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Mental Health and the LGBTQIA+ Community

In November 2021, the Vietnamese Community of Australia invited Happy Brain to talk about a very important topic – Mental Health and the LGBTQIA+ community.

The event celebrated differences and inclusion in the Vietnamese community, and provided a safe space for anyone in the Vietnamese LGBTQIA+ community to gather and share their experiences.

Speakers for the event included Happy Brain’s Principal Psychologist Roxanne Wells-Peris, Drag Queen Navindra from Sri Lanka, and Michael Gardiner from QPS. 

The event included multiple performances, including Navindra's dance to "It's Not Right But It's Okay" and "I Dream A Dream.” Friends N' Dance performed two songs, and Sandra from Columbia played her guitar. The event also included a mindfulness activity led by Roxanne.

The statistics

10 per cent of young Australians experience same-sex attraction, most realising this around puberty. 61% of these young Australians report experiencing verbal abuse and18% experience physical abuse. Bisexual and lesbian women experience higher levels of diagnosis or treatment for a mental health condition compared to women attracted to the opposite sex.

Young LGBTIQ+ people with a history of verbal, sexual and/or physical victimisation and abuse have higher levels of social and mental health problems than heterosexual young people – including sexual risk-taking, dangerous use of alcohol and drugs, dropping out of school, homelessness, self-harm and attempted suicide.

The Rainbow Women and Help Seeking Research Report identified that lesbian and bisexual women and women who identify with other sexual orientations such as asexual and pansexual have high rates of stress, distress, depression and anxiety.

Gay and bisexual men are more likely to experience depression and anxiety conditions, and younger men seem to be at a higher risk of depression than older gay men. Bisexual people had the highest rates of diagnosis or treatment for mental conditions, with harassment or abuse a key risk factor for poorer mental health. 50% transgender people reported having depression.

Many gay men living with HIV have lost relationships, social support networks, careers, earning capacity and a sense of future. These multiple losses make them more likely to develop depression and may also compound symptoms. Almost 50 per cent of gay men living with HIV in Australia report feeling depressed.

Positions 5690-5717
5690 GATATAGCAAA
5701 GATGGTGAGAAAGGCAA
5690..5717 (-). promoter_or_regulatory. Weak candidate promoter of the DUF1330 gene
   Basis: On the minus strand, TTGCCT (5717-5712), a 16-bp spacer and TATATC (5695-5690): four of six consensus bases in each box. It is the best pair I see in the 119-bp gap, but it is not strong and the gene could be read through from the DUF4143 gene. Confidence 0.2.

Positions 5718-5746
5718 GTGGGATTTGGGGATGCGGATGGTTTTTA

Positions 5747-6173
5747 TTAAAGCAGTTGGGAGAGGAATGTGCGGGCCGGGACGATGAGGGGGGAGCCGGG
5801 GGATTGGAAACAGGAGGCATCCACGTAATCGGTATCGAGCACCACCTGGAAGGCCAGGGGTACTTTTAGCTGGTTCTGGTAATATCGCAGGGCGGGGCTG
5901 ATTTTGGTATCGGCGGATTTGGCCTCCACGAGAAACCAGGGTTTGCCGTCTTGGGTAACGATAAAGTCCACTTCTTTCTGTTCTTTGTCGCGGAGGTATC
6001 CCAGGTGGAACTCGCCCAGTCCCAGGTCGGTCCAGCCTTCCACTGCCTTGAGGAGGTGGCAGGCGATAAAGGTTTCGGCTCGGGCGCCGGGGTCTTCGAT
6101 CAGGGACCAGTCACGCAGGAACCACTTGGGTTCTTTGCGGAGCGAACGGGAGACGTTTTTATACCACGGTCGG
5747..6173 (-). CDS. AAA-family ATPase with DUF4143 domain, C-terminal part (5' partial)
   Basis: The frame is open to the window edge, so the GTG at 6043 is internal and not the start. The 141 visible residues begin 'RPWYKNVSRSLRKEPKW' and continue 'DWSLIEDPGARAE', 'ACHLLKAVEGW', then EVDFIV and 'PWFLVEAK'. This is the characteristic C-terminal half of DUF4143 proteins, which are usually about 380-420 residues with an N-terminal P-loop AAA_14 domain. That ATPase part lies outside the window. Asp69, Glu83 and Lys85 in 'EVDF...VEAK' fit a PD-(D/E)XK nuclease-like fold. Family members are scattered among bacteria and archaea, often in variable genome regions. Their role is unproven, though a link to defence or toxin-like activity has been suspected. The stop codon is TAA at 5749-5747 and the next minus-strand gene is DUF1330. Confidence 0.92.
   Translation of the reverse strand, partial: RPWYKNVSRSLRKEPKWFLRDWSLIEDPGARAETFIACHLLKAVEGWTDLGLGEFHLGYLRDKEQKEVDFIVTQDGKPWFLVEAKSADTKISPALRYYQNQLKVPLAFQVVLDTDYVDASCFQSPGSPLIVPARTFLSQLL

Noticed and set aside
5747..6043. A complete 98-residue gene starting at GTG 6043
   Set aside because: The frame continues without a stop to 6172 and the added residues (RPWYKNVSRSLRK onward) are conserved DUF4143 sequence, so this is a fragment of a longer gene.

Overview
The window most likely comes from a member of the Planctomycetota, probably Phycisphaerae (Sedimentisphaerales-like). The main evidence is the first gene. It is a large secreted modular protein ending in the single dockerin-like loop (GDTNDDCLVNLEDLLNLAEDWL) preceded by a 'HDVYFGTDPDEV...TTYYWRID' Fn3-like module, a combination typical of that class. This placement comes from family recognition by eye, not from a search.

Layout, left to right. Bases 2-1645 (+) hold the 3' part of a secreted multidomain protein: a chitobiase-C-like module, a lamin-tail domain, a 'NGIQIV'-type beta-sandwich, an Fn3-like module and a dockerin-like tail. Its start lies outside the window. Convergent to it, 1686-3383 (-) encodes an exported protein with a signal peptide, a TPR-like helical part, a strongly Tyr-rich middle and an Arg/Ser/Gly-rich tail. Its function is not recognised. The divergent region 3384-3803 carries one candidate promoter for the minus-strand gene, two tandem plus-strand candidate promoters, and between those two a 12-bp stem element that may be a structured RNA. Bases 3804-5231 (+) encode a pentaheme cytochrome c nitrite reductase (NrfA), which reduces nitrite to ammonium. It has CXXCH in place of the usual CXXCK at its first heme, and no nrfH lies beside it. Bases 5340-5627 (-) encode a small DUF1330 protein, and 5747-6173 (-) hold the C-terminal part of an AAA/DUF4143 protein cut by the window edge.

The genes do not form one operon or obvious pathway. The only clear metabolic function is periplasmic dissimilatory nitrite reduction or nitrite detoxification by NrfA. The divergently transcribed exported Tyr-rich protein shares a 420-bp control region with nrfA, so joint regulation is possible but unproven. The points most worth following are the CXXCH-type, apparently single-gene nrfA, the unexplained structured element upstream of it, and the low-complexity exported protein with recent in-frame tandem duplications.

These statistics are extremely concerning and difficult to hear, but critical to know and understand for us to find a way forward and address the mental health crisis that affects this community. 

Honour and Shame

Young people are often stuck in a conflict between being the person they want to be and being shamed and/or rejected from their family due to cultural practices and expectations.

We often see the phenomena “masking” in autistic populations as well in Asian Culture where being “different” is viewed as being “bad.” This causes the person to hide and mask their true authentic self for fear of being rejected and exiled. 

Wearing a mask to maintain honour can severely impact a person’s mental wellbeing, resulting in depression, suicidal ideation, self-harm and substance abuse.

Identifying discrimination is the first step in changing this mental health crisis

The mental health implications associated with the LGBTIQ community is a significant worldwide epidemic. For things to change we need to identify when discrimination is occurring.

As a community we need to accept and embrace the LGBTIQ community for who they authentically are without judgement. We have to change how we think about them as a community and not try to change them for their differences. 

Through an acceptance-based approach, we can improve a person’s well-being and the world surrounding them.

At Happy Brain we believe that our clients are the experts in their own experience. We listen to their stories, validate their lived experiences and trust their expertise.


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